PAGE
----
This is a sweet story of how a child of five managed to survive lost in the city of Calcutta for weeks before being taken in by police, put up for adoption, then moved to Australia before, improbably, finding his birth mother still living near his childhood home 25 years later, using Google Earth, of all things.
The first third of the story depicts life in the Indian village of Ganesh Talai, where the poverty-stricken family struggles to find enough to eat. Eventually Saroo’s older brothers start begging and working around the railroads farther away from the village and one time the eldest, Guddu, offers to take the then-five year old Saroo with him for the day. Exhausted by the long train ride, Saroo waits on a platform at the station after his brother promises to return later that day–but never does.
After growing impatient, Saroo tries to find his way back home by boarding another train but ends up on a journey that takes him 1500 km away, ending with him in the giant rail terminus of Howrah, in the city of Kolkata (then Calcutta). Surviving on a combination of wits, fast legs, a general distrust and begging, Saroo spends weeks in Kolkata before finally being taken by a teen to the police and reported as lost.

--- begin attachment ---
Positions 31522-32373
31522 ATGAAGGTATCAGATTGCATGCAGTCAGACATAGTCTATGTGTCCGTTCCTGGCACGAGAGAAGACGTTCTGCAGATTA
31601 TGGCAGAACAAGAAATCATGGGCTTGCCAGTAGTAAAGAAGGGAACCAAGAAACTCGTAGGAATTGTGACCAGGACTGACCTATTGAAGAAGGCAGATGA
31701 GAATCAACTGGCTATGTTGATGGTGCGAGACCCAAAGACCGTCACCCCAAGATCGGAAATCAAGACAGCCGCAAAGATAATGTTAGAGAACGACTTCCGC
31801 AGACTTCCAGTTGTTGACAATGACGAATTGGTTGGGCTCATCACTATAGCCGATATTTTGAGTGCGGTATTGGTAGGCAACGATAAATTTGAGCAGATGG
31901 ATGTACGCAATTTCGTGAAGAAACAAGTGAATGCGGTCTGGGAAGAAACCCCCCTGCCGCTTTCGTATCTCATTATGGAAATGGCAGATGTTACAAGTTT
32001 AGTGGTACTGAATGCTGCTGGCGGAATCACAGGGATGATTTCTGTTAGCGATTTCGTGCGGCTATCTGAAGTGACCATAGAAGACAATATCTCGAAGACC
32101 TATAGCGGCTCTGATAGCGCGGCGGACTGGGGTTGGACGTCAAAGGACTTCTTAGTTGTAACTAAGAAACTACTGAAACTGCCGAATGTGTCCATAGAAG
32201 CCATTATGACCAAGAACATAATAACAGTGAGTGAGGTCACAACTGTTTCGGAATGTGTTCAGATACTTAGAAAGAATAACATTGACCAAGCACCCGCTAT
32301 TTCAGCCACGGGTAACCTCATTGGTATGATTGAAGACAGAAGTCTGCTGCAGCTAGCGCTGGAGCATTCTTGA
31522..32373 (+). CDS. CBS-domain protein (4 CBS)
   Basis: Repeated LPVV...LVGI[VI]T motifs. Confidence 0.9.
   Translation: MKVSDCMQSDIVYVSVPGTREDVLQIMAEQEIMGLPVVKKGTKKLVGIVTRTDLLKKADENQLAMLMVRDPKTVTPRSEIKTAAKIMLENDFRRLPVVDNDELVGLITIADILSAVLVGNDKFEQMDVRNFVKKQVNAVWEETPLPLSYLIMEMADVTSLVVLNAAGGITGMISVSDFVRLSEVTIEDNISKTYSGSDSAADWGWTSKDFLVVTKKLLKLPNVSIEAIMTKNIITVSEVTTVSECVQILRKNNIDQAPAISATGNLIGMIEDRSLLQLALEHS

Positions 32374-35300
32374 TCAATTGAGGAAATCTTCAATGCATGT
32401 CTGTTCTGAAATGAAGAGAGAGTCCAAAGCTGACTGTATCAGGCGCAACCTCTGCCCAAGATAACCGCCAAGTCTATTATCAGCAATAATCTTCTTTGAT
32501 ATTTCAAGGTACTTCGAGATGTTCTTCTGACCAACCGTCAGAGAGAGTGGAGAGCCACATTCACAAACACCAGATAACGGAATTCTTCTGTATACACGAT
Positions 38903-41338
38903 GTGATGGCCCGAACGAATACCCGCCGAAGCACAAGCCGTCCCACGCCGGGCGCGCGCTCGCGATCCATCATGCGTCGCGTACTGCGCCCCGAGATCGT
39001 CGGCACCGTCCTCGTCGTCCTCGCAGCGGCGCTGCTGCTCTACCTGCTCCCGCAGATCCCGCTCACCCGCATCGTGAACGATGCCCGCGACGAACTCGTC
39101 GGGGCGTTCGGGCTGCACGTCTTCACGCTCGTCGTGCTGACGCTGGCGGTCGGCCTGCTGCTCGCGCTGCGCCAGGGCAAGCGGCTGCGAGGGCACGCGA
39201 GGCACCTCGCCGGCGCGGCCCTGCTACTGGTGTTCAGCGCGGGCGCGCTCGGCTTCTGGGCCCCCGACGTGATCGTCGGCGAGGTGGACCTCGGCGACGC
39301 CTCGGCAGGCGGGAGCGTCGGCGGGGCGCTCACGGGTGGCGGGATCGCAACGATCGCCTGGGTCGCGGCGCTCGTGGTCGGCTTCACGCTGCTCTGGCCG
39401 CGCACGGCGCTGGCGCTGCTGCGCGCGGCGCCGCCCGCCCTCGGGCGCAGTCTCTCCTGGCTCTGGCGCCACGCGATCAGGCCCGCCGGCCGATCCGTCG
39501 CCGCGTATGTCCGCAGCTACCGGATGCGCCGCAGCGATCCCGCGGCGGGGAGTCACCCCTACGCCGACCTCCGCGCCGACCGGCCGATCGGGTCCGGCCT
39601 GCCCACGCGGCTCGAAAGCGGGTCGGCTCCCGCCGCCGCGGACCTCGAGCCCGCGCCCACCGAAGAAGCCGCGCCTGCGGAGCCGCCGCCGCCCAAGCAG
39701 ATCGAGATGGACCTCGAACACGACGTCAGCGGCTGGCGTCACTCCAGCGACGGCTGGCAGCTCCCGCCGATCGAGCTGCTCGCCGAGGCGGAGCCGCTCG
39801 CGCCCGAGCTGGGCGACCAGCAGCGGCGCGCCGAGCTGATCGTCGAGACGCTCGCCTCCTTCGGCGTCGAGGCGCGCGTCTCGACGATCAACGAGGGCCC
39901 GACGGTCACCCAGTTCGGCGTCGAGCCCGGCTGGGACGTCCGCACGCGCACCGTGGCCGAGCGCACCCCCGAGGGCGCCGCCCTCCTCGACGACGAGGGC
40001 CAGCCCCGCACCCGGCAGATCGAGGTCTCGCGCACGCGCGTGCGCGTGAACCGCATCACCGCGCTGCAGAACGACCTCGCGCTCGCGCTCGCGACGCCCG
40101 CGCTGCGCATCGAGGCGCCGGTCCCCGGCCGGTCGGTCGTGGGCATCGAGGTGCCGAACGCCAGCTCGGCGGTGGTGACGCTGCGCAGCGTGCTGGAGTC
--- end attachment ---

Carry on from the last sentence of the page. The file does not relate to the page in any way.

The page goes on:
Fairly swiftly he is adopted by an Australian couple and moves to a new home in Hobart, Tasmania. There, 25 years later, he uses Google Earth and then Facebook to begin an improbable quest to find his hometown and birth family.
But he never finds them. The book is only 20 pages long.
Kidding! While later admitting his search methodology could have been more efficient, Saroo does eventually find his home village and the reunion with his mother is touching, yet bittersweet, given the lost years and the fate of his older brother, killed by a train (hence why he never returned to fetch his younger brother).
While his memories as a five year old are sometimes inaccurate–he will never remember the exact train route he took that managed to land him in Kolkata) he retained enough detail about his home town to positively identify local landmarks on a satellite map, an amazing achievement, more so given the lengthy passage of time.
Even now, writing this review, I am still struck at how Saroo’s dedicated effort yielded the proverbial needle in the haystack. This is a remarkable story and well worth checking out. The photos (at the end of the ebook version) are especially sweet, showing the reunited family with smiles all around.